once the'valve 54 has been actuated and a quantity of the material, i.e., toothpaste, has been dispensed front the spout64, the passageway 63 and spout 64 are full of the material. The ingress of air into the open end of the spout 64 dries out the toothpaste or similar material and causes it to form a rather stiff plug in the end of the spout 64. Upon subsequent actuation of the valve 54, pressure is built up behind this plug and, as a consequence, the plug may be violently discharged from the spout 64, causing the toothpaste or other material to sputter or be sprayed over the person using it or over fixtures or other objects in the vicinity of its use. With a cap of the type conventionally used as just described, it is impossible .for'

a packager of toothpaste to state that the product reaches the consumer in a sanitary condition.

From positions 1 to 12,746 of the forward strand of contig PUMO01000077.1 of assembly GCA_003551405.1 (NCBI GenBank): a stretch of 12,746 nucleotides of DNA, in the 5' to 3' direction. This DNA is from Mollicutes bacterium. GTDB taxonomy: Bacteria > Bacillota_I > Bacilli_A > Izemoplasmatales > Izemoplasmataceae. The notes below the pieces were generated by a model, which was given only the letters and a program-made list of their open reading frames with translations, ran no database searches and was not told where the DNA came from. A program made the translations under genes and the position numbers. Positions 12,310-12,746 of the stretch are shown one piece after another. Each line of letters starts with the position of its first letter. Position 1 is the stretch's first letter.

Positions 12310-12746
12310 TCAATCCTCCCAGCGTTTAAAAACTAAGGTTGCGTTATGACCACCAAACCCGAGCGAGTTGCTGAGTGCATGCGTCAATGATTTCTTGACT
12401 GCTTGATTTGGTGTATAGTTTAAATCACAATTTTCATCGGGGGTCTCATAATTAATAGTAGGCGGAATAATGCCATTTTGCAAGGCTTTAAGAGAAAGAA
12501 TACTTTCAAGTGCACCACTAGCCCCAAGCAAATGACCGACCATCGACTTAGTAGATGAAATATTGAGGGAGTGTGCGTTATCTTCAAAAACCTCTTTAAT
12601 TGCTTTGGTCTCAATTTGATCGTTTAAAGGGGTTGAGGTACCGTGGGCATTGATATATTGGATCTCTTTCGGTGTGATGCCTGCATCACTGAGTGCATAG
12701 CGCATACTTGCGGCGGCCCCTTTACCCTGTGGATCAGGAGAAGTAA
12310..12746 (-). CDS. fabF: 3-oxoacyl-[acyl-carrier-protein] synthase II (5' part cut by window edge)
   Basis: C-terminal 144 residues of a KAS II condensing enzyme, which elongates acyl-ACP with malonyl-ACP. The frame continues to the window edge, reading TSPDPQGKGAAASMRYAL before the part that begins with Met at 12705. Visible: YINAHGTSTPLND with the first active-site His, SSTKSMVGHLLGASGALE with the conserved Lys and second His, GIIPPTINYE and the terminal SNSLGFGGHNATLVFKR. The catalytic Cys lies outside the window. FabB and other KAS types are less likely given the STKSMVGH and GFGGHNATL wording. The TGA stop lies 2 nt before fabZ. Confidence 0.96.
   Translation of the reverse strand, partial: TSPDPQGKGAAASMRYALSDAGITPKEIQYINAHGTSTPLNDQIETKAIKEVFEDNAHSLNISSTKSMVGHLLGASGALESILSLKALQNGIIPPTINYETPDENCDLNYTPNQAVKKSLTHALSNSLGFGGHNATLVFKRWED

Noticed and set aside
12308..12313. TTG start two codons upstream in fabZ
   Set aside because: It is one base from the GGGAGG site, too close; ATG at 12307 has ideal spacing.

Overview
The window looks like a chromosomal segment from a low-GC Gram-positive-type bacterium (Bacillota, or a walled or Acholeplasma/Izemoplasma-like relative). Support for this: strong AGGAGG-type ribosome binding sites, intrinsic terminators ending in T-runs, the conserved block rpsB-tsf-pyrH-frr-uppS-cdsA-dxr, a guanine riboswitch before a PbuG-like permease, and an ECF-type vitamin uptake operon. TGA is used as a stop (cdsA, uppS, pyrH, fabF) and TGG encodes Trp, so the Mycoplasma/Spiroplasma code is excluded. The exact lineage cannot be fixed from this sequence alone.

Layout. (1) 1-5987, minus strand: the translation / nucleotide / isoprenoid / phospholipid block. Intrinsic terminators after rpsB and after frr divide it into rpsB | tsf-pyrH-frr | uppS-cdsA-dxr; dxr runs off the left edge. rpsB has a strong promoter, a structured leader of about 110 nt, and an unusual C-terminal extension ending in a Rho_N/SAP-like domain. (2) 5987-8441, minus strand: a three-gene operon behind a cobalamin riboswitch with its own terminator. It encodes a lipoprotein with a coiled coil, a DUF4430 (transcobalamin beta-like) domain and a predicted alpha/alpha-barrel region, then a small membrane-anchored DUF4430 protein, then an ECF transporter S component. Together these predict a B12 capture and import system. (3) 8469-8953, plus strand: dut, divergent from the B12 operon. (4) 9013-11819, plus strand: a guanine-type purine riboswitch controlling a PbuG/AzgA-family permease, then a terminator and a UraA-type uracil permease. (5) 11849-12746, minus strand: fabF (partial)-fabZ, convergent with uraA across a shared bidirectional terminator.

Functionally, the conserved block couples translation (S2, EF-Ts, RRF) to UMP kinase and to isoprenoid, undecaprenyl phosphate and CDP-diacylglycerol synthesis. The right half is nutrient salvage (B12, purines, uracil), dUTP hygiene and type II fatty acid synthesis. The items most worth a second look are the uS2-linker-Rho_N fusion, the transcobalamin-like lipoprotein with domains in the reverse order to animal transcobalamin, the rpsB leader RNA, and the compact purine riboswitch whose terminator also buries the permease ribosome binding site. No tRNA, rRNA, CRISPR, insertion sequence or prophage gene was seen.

A closure embodying a modification of the invention is generally indicated in the drawings by the reference number 65 and is shown in place on the dispensing head closure 65 comprises a body66 which overlies the valve actuator and, as in the earlier embodiments illustrated in Figs. 2, 3 and 4 has a downwardly extending skirt 67 i which closely embraces the body 57 of the dispensing head 56. The skirt 67 has a notch 68 molded in its front wall and adapted to drop over the spout 64. The closure 65 may also have a depending tab 69 at its rear which extends downwardly closely adjacent the skirt 58 of the dispensing head 56 and may be heat welded or otherwise adhered thereto, to seal the closure 65 in place a on the container 50 when it is packaged at the factory. This sealing tab prevents the removal of the closure 65' from the container and thus the unauthorized actuation of the valve 55 until a consumer has purchased the product. The tab 69 may be made thin or otherwise weakened at a neck 70, so that the purchaser may readily break off the tab 69 when he desires to initially open the packa Also in common with the closure of Figs. 2, 3, and 4, a closure 65 embodying the invention as illustrated in Figs. 10-16, has a spout cap 71 which is designed to close the The open end of the spout 74. In the embodiments of the invention illustrated in the Figs. 10-16, the cap 71 is formed with a recess 72 which corresponds in its internal contour to the external contour of the spout 64, i.e., which may be said to be congruent to the end of the spout 64. The cap 71 is carried on the forward end of an arm 73 integrally molded with the body 66 of the closure 65 and extending forwardly therefrom, generally parallel to and overlying the discharge spout 64.